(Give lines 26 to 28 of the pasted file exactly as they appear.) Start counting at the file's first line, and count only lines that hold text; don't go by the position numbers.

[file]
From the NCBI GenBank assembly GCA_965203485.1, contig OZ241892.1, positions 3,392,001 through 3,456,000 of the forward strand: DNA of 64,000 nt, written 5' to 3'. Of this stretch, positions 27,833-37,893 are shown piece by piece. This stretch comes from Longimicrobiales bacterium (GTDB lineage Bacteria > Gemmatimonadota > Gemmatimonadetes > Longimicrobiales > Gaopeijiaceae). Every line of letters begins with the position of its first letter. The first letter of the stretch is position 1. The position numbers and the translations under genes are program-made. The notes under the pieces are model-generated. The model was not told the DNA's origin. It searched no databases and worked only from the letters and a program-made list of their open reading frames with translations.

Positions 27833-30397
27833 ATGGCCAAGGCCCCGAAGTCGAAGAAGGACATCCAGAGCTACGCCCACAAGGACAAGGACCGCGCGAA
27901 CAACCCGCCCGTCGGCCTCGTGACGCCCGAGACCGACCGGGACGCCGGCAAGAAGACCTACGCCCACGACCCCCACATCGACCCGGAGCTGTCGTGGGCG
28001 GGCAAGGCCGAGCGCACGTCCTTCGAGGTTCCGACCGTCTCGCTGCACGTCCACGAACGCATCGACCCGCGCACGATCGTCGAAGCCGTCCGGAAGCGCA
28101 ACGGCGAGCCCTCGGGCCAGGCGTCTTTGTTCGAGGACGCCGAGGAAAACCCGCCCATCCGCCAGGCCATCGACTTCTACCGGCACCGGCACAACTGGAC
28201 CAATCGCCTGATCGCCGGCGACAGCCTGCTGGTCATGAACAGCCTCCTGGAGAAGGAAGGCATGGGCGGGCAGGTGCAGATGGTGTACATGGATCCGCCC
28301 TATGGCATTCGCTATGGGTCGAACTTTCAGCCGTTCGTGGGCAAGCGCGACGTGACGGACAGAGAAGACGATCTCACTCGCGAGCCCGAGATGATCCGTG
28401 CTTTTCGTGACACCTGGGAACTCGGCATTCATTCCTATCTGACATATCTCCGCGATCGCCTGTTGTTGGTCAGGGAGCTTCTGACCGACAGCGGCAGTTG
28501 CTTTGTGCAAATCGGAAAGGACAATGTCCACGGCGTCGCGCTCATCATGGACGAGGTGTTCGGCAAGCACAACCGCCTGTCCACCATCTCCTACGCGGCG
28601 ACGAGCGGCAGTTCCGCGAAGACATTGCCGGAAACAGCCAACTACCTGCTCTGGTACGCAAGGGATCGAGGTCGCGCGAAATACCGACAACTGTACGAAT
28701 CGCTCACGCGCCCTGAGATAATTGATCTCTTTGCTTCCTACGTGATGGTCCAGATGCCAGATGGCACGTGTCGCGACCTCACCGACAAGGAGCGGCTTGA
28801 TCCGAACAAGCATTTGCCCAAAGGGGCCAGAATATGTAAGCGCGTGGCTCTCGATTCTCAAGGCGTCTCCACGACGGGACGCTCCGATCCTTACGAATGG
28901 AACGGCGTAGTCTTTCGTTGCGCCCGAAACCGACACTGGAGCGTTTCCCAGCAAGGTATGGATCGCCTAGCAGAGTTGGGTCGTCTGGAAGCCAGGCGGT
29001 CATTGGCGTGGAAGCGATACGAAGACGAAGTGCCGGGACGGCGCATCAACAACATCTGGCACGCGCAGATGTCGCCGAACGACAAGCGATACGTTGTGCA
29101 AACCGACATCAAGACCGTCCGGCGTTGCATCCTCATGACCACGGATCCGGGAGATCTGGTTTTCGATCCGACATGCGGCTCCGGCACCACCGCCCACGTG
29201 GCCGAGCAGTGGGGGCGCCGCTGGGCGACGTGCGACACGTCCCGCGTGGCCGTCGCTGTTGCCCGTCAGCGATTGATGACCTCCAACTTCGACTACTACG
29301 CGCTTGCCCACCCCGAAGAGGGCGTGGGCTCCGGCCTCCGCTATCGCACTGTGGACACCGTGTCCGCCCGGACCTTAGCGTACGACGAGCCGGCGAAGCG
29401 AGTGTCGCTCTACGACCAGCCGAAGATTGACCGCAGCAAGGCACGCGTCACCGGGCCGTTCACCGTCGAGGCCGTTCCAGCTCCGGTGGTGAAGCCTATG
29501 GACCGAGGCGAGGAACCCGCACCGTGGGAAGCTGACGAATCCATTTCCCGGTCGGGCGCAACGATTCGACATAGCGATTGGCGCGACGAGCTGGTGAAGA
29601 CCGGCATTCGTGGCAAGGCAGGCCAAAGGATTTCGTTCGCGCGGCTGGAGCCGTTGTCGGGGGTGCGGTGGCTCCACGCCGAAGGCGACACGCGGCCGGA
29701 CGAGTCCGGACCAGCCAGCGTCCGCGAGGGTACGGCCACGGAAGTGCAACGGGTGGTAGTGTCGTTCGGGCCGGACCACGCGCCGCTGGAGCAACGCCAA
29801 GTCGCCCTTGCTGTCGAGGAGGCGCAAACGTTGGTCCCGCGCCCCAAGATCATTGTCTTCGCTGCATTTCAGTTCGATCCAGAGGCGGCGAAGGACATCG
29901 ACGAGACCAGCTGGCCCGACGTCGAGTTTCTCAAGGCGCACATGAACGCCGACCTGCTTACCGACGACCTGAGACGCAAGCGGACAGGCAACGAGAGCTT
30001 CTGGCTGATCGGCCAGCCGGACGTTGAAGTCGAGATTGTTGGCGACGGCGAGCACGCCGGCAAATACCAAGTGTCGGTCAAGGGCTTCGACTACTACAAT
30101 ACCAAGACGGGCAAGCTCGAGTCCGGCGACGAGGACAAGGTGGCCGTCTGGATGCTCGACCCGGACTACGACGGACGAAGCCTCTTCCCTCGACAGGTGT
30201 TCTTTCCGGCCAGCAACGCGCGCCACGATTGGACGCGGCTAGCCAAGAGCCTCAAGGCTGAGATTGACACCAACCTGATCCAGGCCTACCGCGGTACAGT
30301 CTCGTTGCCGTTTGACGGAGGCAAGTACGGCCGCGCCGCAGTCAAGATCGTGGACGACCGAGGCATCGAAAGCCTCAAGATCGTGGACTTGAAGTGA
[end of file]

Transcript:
30101 ACCAAGACGGGCAAGCTCGAGTCCGGCGACGAGGACAAGGTGGCCGTCTGGATGCTCGACCCGGACTACGACGGACGAAGCCTCTTCCCTCGACAGGTGT
30201 TCTTTCCGGCCAGCAACGCGCGCCACGATTGGACGCGGCTAGCCAAGAGCCTCAAGGCTGAGATTGACACCAACCTGATCCAGGCCTACCGCGGTACAGT
30301 CTCGTTGCCGTTTGACGGAGGCAAGTACGGCCGCGCCGCAGTCAAGATCGTGGACGACCGAGGCATCGAAAGCCTCAAGATCGTGGACTTGAAGTGA